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NCFM Conference


June 25, 2002


by Trudy W. Schuett

It was an historic event. For the first time ever, the National Organization for Women had a counterpoint conference happening at the same time in the same city. We didn’t know what to expect—shrieking harpies at the demonstration? Hecklers at the evening forum? Worse, what if nobody showed up?

None of this came to pass. The girls behaved themselves, and both the afternoon demo and the nighttime event went off without a hitch. The thunderstorms that cancelled flights out of the Minneapolis airport let up just in time for the NCFM group to assemble in the park across the street from the Radisson hotel in St. Paul where the NOW convention was limping along. FoxNews columnist Wendy McElroy, Deborah Watkins from Dallas/Ft.Worth NCFM, and Marc Angelucci from Los Angeles NCFM went over to check it out, and had a hard time finding much activity. Wendy found out when she went to appear on a radio program they wouldn’t have known about the NOW convention at all if they hadn’t gotten the materials from NCFM.

In contrast, the NCFM was outside marching with signs that said things like, “Not NOW, I’ve got a headache!” “NOW is sexist” and “NOW go home!” The NCFM Theater Troupe, led by Mark Lesmeister, put on tongue-in-cheek street theatre productions, with titles like “Dead Doll Walking,” “General Patton Addresses the Troops,” and “Judge Trudy.” There were about 30 participants in total, which isn’t a huge number, but more important than the numbers of people on the street was the reaction from the people in cars driving past. They honked, they waved, held thumbs up. Some stopped to share their horror stories, despite the fact this was evening rush hour and certainly they wanted to get home to get their weekends started.

Later that evening, at the Landmark Center where the forum was being held, the result was much the same. Maybe we approached 200 attendees, counting those who hung out in the hallway and didn’t take a seat in the room. All five speakers—in addition to Wendy and Deborah, Dianna Thompson of ACFC, Warren Farrell, author of The Myth of Male Power, and yours truly, were received with enthusiastic applause with the audience leaving their seats often to give standing ovations. During the discussion portion, one man remarked, “This feels like coming home,” giving voice to the sentiments of many. Again, the numbers weren’t as important as the fact of the event itself, and the realization that something significant was happening here.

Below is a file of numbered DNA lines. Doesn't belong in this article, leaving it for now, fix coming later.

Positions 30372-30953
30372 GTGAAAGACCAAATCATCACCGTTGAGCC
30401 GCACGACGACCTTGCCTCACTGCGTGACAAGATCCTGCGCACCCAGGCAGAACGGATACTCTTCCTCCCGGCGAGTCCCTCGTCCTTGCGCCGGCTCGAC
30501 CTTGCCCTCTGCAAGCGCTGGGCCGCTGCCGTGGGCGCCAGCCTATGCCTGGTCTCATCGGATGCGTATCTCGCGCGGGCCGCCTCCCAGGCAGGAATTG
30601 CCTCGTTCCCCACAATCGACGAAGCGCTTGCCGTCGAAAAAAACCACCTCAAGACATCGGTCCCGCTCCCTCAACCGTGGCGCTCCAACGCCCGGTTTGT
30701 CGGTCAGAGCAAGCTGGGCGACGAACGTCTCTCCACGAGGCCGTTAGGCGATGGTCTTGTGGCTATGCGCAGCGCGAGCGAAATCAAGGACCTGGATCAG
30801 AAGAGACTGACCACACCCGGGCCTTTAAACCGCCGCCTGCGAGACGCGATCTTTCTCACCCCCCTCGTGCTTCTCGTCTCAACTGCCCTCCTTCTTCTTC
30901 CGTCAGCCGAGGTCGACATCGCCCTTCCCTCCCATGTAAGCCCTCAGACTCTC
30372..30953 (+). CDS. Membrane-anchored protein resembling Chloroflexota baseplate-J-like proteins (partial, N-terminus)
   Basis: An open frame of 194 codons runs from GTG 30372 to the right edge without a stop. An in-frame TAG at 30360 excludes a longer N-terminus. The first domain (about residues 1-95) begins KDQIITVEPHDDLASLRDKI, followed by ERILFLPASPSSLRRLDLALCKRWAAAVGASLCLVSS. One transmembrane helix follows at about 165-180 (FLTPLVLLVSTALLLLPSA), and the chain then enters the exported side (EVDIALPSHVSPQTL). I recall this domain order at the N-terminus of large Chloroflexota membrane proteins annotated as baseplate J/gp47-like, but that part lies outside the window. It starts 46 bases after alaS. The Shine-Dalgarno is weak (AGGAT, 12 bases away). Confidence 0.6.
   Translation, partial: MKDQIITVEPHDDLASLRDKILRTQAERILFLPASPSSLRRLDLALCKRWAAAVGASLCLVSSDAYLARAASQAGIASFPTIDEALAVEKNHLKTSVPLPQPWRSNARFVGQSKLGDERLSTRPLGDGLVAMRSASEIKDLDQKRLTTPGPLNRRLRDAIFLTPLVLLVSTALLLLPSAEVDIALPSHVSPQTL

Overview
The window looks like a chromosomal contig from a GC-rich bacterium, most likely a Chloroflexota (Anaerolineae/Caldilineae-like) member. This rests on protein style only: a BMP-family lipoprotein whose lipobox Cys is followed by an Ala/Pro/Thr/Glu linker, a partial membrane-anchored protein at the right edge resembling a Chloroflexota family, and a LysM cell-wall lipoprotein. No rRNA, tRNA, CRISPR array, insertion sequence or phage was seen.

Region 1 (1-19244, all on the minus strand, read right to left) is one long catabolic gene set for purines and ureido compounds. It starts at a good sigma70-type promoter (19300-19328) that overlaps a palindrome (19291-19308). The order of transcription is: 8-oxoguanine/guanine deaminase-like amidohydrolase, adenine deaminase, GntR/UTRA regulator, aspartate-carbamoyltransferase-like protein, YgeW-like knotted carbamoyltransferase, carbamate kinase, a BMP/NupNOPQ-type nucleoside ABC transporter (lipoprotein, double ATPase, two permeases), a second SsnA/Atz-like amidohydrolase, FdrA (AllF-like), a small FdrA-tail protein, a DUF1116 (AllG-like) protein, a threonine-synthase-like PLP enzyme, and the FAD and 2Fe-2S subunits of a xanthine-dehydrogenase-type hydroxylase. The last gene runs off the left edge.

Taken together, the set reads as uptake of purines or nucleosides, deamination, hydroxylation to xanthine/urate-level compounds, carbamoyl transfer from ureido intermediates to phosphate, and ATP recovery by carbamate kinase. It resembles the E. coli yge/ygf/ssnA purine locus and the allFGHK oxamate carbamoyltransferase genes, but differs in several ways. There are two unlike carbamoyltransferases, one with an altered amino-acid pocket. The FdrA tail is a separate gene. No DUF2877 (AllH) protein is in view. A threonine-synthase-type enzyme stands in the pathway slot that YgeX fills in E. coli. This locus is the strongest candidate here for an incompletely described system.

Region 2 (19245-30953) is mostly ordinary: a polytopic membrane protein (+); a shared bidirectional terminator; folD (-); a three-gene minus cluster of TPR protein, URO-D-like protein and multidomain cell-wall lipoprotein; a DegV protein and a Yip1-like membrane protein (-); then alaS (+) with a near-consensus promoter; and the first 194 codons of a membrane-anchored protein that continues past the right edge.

There were some who were new to the movement, and found for the first time there were people who understood them, their problems weren’t unique and they were not alone. Others were able to put faces together with names of people they’d been e-mailing for years. If it wasn’t for the fact that the Landmark Center had to close sometime, and we all needed to get some sleep, we might still be there, communicating, and learning from each other.

All of the efforts of the Twin Cities men, like Kyle Knutson, Will Hageman, and so many others, were well worthwhile. I don’t think there’s a single regret floating around Minnesota today. Well, wait—yes there is! One regret. The one about wishing it could all have lasted a week or so longer. We’ll all have to put our conversations on hold for next time. Because there most certainly will be a next time. Already the Internet is buzzing with the possibilities.

It will never be done again in quite the same way. This one was the first, and those who had the privilege of being there will not forget the people, and the place. This was the day the men’s movement entered history and began to evolve into a visible, dynamic force for change.


Trudy W. Schuett


Trudy W. Schuett is webmistress of DesertLight Journal


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